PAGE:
Wal-Mart moved a little closer this week to building a second store in Shawnee.
The Shawnee Planning Commission on Monday approved revised site plans for a 147,848-square-foot Wal-Mart Supercenter near the southeast corner of Johnson Drive and Kansas 7.
The plans are scaled down from an earlier proposal for a 195,906-square-foot store at the same location. A 2007 lawsuit, along with state highway improvements and an economic downturn, delayed the project for years, according to city staff.
Mark Bryant, a Kansas City attorney, represented Wal-Mart at the meeting. He said Wal-Mart agreed to the city’s plan revisions and looked forward to breaking ground on the store.
“This has been a long process,” Bryant said.
The 2007 lawsuit against the city, filed by residents of the nearby Grey Oaks neighborhood, challenged the planning commission’s application of zoning ordinances at the building site and sought to block the project. The city settled the suit.
While the size of the proposed store and its parking spaces have shrunk, the revised plan is much the same as the one approved in 2007, according to city staff.
No residents spoke on Monday night, but three people who live in Grey Oaks submitted written opinions to the planning commission, all of them opposed to new store. They wrote that it was too big a commercial development to sit so closely to a residential area, and detailed concerns about increased traffic and light pollution.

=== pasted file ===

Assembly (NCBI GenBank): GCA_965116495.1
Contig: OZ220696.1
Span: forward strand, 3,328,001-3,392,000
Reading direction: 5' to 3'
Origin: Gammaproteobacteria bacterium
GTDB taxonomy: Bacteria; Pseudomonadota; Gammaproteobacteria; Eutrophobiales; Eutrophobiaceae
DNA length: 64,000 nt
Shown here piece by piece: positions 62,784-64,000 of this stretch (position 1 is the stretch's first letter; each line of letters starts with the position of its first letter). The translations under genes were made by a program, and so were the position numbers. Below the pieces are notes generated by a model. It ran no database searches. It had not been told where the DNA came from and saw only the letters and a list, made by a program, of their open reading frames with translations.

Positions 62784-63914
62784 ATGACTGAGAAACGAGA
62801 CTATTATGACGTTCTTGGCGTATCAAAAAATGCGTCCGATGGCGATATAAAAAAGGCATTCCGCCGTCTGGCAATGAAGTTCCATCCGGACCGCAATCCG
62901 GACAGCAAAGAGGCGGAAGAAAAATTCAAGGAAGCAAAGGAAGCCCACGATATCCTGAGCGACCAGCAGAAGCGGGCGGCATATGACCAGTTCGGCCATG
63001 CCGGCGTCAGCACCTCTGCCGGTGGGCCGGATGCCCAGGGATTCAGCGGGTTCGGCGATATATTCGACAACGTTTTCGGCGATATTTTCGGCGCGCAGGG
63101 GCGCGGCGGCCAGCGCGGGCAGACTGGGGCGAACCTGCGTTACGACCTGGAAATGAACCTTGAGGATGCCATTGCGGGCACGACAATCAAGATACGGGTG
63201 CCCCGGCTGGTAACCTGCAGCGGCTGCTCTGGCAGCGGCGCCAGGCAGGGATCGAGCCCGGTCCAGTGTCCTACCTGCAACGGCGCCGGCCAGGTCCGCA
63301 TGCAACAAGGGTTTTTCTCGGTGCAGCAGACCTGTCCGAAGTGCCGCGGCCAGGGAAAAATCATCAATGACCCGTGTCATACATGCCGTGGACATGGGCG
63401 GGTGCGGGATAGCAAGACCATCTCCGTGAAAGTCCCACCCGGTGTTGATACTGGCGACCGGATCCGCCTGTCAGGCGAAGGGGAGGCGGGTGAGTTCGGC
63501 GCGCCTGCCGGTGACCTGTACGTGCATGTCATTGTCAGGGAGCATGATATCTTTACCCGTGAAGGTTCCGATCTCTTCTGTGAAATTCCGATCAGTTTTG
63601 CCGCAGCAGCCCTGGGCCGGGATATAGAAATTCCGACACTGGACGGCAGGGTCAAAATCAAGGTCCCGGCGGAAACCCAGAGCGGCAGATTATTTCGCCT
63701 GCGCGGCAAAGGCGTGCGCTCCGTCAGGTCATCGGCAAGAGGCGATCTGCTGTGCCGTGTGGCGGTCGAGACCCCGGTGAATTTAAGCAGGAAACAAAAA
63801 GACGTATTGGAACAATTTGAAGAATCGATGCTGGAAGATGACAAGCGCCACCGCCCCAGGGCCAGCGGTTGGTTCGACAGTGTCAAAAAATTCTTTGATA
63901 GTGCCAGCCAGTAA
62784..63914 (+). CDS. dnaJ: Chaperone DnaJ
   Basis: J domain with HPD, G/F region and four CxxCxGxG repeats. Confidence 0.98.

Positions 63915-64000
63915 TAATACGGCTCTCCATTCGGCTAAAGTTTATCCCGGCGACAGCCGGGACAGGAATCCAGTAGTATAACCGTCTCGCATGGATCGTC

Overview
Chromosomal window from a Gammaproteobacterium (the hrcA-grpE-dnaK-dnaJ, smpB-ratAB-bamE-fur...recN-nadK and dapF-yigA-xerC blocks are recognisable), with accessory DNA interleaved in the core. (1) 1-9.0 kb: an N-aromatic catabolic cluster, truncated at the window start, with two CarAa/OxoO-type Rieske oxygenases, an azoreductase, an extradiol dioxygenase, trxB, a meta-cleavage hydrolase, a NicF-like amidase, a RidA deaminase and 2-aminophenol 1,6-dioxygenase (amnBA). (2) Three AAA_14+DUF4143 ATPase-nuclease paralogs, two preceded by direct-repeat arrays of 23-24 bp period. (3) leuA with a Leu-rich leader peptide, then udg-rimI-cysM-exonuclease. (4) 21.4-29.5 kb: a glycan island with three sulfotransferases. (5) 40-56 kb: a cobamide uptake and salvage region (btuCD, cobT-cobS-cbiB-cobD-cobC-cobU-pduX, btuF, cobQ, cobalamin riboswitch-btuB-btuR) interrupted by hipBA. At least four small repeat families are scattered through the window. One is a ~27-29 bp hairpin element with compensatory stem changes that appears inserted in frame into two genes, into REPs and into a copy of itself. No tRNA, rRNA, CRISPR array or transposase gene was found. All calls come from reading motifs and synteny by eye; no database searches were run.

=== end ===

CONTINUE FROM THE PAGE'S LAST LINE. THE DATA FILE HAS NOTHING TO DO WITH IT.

“It is too large, it does not reflect the way people shop, and it is not sustainable in the marketplace,” wrote Grey Oaks resident Catherine Wood.
Bryant said Wal-Mart had researched the area and decided it would support the store.
“Wal-Mart has 5,000 stores in the U.S.,” Bryant said. “It has another 5,000 stores in the world. Before it decides to build a store, it does study the demographics.”
Bill Boyden, an associate with BRR Architecture in Kansas City, one of the firms contracted by Wal-Mart for the project, said the timeline for construction was not yet clear. He said Wal-Mart hoped to break ground this fall and open the store one year later.
“They’ve paid us our fee, and they don’t usually do that unless they’re serious,” Boyden said.